Dear Real Estate Adviser,
I couldn’t sell my house when it was on the market four years ago, so I found renters to sign a lease-purchase contract. Unfortunately, they’ve fallen months behind and often make only partial payments. They told me they couldn’t get a home loan to pay it off. What would be the best way to proceed? Will I owe them any money when and if they leave?
— Mina A.
As with other nonperforming tenants, you probably have the right as a landlord to evict the occupants without any financial obligation — all within the constraints of your local tenancy laws, of course.
You don’t say what your agreement with the tenants states, but in a lease-purchase — also called a “rent-to-own” or “rent-to-buy” agreement — the renters-buyers typically pay an additional monthly premium above their base rent. In effect, they “buy down” the price of the home. In many such deals, the tenants pay an additional upfront sum larger than a typical rental deposit to serve as additional down payment.
Barring contract language that obligates you to refund their down payment equivalency monies, you likely owe them nothing but a notice to vacate. (However, you may have to pay back the part of the initial deposit that was considered a damage deposit.)
In most such lease-purchase contracts, the renter’s nonpayment equates to a default on the deal. Unfortunately (or fortunately, depending on the owner’s perspective), the majority of lease-purchase deals are never fully executed for the very reason your tenant states: inability to get financing. With good intent, purchasers believe they can get their finances straightened out after “X” amount of years, but don’t or can’t.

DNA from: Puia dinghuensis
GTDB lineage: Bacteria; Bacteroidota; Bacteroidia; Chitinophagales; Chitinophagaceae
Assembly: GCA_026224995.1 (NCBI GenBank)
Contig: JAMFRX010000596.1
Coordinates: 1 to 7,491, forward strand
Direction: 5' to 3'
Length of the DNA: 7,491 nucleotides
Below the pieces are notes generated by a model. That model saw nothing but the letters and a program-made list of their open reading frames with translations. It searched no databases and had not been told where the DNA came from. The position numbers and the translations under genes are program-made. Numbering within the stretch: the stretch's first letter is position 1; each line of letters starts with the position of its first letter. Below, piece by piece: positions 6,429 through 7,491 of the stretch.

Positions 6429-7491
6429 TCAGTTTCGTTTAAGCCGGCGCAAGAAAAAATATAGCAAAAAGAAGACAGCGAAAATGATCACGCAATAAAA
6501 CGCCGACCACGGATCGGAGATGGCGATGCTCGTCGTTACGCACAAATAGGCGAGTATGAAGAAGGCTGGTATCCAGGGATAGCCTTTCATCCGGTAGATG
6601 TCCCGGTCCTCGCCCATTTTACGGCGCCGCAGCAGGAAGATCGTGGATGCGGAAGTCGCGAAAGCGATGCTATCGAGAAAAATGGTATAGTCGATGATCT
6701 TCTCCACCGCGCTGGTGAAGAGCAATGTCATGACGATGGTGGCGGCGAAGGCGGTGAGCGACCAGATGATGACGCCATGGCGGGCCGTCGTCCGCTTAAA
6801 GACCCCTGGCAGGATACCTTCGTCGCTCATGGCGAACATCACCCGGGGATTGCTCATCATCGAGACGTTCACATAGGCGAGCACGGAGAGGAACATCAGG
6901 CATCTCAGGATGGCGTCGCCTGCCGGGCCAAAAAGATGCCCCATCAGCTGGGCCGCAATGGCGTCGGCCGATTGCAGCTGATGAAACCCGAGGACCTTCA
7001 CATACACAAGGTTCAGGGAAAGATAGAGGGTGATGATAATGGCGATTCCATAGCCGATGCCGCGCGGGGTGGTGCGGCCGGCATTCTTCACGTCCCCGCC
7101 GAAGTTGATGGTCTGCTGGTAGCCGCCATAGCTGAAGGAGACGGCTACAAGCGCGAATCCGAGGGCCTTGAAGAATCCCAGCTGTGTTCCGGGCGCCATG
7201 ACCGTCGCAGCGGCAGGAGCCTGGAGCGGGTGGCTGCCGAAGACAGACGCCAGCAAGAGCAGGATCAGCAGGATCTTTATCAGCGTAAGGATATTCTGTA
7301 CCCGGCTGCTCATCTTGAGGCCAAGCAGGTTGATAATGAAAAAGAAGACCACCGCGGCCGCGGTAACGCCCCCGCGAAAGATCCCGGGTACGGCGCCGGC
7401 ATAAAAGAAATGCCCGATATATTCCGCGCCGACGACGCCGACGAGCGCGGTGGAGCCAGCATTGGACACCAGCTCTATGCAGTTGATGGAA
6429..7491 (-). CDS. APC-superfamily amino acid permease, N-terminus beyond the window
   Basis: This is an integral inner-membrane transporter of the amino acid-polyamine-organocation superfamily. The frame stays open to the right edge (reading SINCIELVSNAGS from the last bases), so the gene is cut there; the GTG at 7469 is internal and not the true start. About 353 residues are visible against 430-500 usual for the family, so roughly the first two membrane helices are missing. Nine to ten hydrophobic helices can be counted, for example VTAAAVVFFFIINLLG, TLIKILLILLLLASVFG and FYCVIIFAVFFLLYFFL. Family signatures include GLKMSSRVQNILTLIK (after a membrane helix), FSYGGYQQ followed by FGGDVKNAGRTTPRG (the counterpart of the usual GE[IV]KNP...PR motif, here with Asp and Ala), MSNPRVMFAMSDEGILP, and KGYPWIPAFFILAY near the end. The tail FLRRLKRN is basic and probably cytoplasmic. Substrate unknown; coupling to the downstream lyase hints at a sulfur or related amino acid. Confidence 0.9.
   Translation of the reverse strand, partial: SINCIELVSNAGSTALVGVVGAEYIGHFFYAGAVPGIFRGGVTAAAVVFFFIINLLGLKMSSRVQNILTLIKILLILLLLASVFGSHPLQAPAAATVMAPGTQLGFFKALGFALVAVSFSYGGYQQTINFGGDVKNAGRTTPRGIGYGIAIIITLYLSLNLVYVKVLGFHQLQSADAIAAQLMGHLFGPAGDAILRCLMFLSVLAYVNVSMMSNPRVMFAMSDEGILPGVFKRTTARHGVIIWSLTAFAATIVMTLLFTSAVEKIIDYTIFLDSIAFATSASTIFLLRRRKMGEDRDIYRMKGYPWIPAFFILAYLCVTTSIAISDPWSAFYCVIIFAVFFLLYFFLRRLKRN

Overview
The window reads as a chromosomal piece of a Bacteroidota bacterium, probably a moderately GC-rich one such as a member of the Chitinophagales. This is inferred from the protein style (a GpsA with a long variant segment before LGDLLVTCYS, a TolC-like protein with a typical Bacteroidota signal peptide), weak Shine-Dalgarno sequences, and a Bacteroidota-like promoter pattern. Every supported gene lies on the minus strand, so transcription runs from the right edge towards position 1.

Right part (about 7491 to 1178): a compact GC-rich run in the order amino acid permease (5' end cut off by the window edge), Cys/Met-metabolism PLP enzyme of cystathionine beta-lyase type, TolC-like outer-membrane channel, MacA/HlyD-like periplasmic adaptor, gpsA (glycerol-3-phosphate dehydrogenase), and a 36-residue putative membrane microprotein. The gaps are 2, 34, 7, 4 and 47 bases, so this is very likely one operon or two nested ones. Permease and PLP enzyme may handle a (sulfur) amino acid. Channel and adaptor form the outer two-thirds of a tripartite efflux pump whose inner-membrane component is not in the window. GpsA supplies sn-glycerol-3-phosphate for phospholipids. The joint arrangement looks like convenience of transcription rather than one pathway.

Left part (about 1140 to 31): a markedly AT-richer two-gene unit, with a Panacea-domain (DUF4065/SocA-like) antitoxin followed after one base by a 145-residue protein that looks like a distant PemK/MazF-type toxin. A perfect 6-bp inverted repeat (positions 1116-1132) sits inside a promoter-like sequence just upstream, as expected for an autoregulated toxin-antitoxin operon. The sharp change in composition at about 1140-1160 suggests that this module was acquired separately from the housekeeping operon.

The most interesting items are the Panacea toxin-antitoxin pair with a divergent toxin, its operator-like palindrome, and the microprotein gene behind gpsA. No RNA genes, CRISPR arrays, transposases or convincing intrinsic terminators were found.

In your situation, many landlords will inform the tenant of the amount that’s due to pay off — or “cure” — the default sum, including late fees. Sometimes, landlords will offer the return of a cursory sum of money upon final inspection of the premises before tenants depart, in hopes of staving off potential damage that the occupants might inflict on the property on their way out.
As alluded to before, landlords are legally obligated to return damage deposits in some localities even if tenants were in arrears. Again, you will want to check you area’s landlord-tenant laws. Some states, including California, have more rigid tenant-protection laws. (Since you are already out hundreds, if not thousands, of dollars in missed payments, I imagine your motivation to be charitable will be minimal.)
If you decide you want to pursue back rent, you could go to small claims court, then file for an “execution” that would attach the tenants’ wages or bank accounts, assuming that type of maneuver is allowed in your state. A judgment against the lessee(s) would stay on their credit reports for up to 10 years.
On a side note, unless your agreement was a “lease option” where the tenant was obligated only to lease the property, a default on the lease would also technically be a default on the purchase as well. However, that part of the agreement would be much tougher to enforce.
Good luck in eventually getting these nonpaying “buyers” out of your house. Here’s hoping you can sell the place flat-out this time when the dust settles.
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